The board couldn't act because it lacked a quorum.
& lt;a href=mailto:firstname.lastname@example.org & gt;By PETER MILLIKEN & lt;/a & gt;
VINDICATOR STAFF WRITER
YOUNGSTOWN -- The controversy over expanded public transit service in Trumbull County erupted in the Western Reserve Transit Authority board of trustees' meeting, but the issue remains deadlocked.
State Sen. Marc Dann of Liberty, D-32nd, asked WRTA officials Thursday to withdraw a protest against Niles' bidding procedure for the proposed Niles-Trumbull Transit Service. This, he said, would let the door-to-door service start for more of the county's elderly and disabled residents.
"If WRTA would simply withdraw its protest, we could simply move on," Dann said. "The contracts could be awarded to the lowest and best qualified bidder, and the work can be done, and people can start being transported, maybe within 10 days or two weeks.
"The problem is, we've got people without wheels right now. I want to resolve this problem so that my constituents can get to work and to the doctor."
Call for new bids
But Alan Kretzer, the WRTA's lawyer, called for Niles to restart the bidding procedure. He also called attention to the Federal Transit Authority's decision that Niles must consider WRTA's protest under the city's protest procedures.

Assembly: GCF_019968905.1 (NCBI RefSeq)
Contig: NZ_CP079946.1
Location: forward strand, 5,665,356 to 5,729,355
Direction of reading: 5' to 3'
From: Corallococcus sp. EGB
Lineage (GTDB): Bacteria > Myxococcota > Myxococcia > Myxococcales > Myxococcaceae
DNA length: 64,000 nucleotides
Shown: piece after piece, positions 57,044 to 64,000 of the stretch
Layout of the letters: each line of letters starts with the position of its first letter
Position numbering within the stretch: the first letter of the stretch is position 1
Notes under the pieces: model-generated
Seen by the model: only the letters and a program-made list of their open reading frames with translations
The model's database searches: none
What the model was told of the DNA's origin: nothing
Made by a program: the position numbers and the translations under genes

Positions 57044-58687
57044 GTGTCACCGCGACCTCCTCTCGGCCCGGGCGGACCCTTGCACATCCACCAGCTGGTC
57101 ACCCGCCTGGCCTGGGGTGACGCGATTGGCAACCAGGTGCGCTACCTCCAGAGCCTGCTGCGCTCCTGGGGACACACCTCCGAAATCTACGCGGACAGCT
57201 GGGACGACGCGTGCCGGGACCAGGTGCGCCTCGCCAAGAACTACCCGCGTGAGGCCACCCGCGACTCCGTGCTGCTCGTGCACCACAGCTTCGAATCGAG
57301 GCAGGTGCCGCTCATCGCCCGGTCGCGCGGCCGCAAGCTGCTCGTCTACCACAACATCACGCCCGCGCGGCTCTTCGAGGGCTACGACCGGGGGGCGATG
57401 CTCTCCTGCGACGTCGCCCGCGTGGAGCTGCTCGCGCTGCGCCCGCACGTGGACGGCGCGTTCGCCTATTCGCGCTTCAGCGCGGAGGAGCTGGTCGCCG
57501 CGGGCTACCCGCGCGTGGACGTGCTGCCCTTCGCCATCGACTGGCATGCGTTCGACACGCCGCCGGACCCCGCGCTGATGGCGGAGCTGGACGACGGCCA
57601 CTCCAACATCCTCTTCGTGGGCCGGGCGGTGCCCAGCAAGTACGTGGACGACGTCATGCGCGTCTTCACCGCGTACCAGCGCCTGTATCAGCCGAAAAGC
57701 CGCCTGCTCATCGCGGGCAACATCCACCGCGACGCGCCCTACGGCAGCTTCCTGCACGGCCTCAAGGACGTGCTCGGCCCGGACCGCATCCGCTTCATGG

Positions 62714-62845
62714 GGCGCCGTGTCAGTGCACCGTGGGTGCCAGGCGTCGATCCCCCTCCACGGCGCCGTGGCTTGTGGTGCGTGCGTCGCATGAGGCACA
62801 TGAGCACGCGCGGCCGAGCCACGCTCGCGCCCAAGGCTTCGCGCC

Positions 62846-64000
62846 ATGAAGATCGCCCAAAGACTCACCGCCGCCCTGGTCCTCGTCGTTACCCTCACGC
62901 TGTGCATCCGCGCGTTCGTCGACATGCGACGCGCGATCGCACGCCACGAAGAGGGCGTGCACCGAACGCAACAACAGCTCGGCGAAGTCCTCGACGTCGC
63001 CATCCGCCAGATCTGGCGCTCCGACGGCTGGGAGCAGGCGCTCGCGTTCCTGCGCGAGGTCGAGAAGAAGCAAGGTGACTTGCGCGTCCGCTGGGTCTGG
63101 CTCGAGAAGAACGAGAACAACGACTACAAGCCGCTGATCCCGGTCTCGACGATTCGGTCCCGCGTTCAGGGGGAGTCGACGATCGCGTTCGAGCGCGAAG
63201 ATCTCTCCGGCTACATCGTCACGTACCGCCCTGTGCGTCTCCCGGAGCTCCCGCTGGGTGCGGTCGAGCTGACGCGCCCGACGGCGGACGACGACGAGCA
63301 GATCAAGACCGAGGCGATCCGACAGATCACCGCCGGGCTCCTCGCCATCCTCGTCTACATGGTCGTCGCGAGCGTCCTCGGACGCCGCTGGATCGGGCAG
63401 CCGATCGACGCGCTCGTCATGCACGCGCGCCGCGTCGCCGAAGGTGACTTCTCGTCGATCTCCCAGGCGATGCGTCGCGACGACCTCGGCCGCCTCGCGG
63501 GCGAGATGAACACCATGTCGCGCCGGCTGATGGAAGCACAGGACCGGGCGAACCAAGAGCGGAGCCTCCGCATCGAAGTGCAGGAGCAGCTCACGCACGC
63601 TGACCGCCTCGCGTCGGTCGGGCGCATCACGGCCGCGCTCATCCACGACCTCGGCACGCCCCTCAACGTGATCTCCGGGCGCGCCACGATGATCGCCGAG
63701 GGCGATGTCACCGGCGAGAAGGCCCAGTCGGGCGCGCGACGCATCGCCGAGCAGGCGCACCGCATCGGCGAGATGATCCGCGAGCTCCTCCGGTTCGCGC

"We couldn't get the information to file a responsive bid," Kretzer objected. "Throw out the bids and rebid it in a fair process."
James Ferraro, WRTA executive director, said, "If the field's level, we can compete. You've got to know what kind of equipment you need, what kind of distances you're going to travel, how many numbers [of passengers] you're going to be dealing with."
Michael Bosela, WRTA board president, said, "We want to be there to make a responsive bid. We're in the business of moving people. We feel we're qualified to do that best in this area."
The WRTA board was unable to act officially Thursday because it lacked a quorum. Only Bosela and newly appointed board member Raymond Brown attended.
Several townships, villages and cities in Trumbull County banded together last year in an attempt to start a one-year pilot transit program, and secured $400,000 in federal grants and local matches. The sole bidder then was Community Busing Services.
When WRTA filed its protest over the bidding procedure with the FTA last November, some participating jurisdictions, including Liberty, considered withdrawing money they had designated for the project.
"This process is starting to drag on so long that some of the communities that we had on board to be a part of this system want their money back," said Mark Hess, Niles city engineering and development coordinator.
WRTA already provides fixed-route bus service to Liberty Plaza and along the Girard, Niles and Warren corridor to the Kent State University branch campus in Champion. People with physical disabilities are eligible for door-to-door WRTA service within three-fourths of a mile of any fixed WRTA route.
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